Welcome to the Leading from Within series. Here, we showcase leaders from within Morphisec as we discuss emerging topics and trends dear to the cybersecurity community. From ransomware variants to phishing scams, from attacks on healthcare institutions to the downsides of digitizing your workforce--we’ve got you covered. We hope this series provides valuable information as you secure your cloud-based, as well as tangible, assets.
Today, we’re speaking with Netta Schmeidler, VP of Product. She has more than 25 years of experience managing global development groups and product teams. Without further ado, let’s jump in.
Netta, what do you think is the single most important thing emerging enterprises can do to protect their data?
Netta: Well, I think prevention tops everything else. There are all these methodologies on how to detect, or how you can detect better, but prevention trumps it all because if the breach hadn't happened, then you don't need to handle it. You don't need to notify or do these post-breach activities.
So I think by far prevention is the best technology out there.
It seems like prevention has taken a back seat to detection. Why do you think that is?
Netta: Well, I think it got a bad reputation due to signature. You see, initially, prevention was all about signatures. Then, attackers switched signatures very fast, right? So, there was this huge set of signatures and nothing was ever updated, so it didn't really work.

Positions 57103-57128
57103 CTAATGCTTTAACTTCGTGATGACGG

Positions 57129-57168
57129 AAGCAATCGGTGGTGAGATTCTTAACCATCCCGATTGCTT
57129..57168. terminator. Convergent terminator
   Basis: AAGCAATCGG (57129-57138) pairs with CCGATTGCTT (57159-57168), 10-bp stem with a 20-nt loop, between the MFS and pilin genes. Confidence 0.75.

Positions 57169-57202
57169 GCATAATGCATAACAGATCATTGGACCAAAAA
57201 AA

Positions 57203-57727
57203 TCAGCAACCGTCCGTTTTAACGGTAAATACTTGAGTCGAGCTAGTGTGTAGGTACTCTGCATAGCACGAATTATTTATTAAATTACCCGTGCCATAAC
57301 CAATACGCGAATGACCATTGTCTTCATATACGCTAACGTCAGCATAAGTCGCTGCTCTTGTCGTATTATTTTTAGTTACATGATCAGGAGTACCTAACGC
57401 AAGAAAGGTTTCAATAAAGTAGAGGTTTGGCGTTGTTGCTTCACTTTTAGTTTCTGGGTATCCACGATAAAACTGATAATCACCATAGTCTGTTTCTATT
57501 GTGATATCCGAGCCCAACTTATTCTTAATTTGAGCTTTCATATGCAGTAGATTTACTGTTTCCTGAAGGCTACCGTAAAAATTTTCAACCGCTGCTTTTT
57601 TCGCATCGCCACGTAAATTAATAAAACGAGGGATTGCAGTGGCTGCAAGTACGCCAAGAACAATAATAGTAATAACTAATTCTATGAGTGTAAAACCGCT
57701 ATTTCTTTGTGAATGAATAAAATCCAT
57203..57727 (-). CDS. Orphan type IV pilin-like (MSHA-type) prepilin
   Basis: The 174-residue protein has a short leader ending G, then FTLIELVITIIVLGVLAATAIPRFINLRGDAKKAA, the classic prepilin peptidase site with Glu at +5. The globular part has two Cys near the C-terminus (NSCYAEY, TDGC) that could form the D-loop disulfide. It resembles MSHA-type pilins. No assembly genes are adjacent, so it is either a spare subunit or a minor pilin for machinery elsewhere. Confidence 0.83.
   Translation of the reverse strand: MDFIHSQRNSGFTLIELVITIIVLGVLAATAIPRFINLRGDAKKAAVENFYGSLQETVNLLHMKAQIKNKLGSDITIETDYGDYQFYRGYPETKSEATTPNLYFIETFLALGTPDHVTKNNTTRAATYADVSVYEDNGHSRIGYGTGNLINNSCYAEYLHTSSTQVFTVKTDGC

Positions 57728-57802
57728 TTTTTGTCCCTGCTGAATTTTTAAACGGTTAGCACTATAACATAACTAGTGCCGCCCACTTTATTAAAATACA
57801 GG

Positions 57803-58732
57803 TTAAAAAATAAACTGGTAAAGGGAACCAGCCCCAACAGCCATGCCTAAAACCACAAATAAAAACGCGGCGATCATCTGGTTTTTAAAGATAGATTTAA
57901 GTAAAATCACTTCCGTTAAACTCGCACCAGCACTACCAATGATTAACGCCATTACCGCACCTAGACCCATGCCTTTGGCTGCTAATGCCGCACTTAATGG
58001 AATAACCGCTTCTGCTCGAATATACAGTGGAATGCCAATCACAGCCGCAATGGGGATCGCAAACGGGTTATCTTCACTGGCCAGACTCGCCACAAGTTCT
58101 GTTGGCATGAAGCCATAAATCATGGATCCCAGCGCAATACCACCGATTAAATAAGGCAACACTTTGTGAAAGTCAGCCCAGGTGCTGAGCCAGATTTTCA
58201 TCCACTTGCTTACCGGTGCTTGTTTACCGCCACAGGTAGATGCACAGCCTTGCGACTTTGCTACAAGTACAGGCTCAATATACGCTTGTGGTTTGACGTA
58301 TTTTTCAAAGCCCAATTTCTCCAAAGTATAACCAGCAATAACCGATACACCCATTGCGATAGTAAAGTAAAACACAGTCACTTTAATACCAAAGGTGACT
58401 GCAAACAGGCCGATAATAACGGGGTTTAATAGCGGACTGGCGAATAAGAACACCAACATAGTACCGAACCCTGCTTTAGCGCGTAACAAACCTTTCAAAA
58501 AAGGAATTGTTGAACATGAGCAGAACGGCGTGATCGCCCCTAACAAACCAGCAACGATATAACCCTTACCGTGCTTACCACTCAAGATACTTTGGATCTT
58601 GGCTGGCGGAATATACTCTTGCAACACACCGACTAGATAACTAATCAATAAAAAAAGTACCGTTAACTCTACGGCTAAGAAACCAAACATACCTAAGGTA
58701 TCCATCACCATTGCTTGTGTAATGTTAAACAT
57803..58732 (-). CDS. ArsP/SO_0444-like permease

So that was the reason for the shift to detection. “They” said, "Well, prevention doesn't work. Let's do detection. Let's try to detect by behavior. Let's try to detect anomalies. Let's get a lot of telemetries, and we'll be able to analyze it." Therefore, over time, the sort of race became, "Let's get more and more telemetry. Who's the king of telemetry?”
Whereas, after that, people said, "We have so much telemetry. How are we ever going to analyze it?" Because there were sets of breaches that, looking back, people could actually recognize, in their telemetry, if they could possibly analyze it on time, but they can't. Right?
So then people said, "Let's do a SIEM." Or, "Let's do second-generation SIEM," where a SIEM tries to do more and more analysis. They created this problem by generating all this telemetry, and now they were trying to solve this problem of their own creation. Why did you even collect all this telemetry when it's meaningless, right? So that was, I think, the initial reason, prevention was pushed aside for defense. Everything else came on top of that.
What excited you about the field of cybersecurity?
Netta: This is a field that's always changing, right? That's, I think, one of the great things about it because there are all these other fields that are pretty static. This field is very, very dynamic. Your attackers are very dynamic, right? So kudos to them. They keep changing the demand and as they keep changing things everything changes with them.
This isn't like solving the problem of Alzheimer’s or cancer--but cybersecurity does good. I think doing good is something that we all want to do.
You mentioned that threat actors are pretty dynamic. Since they constantly change, what is the typical profile of a threat actor?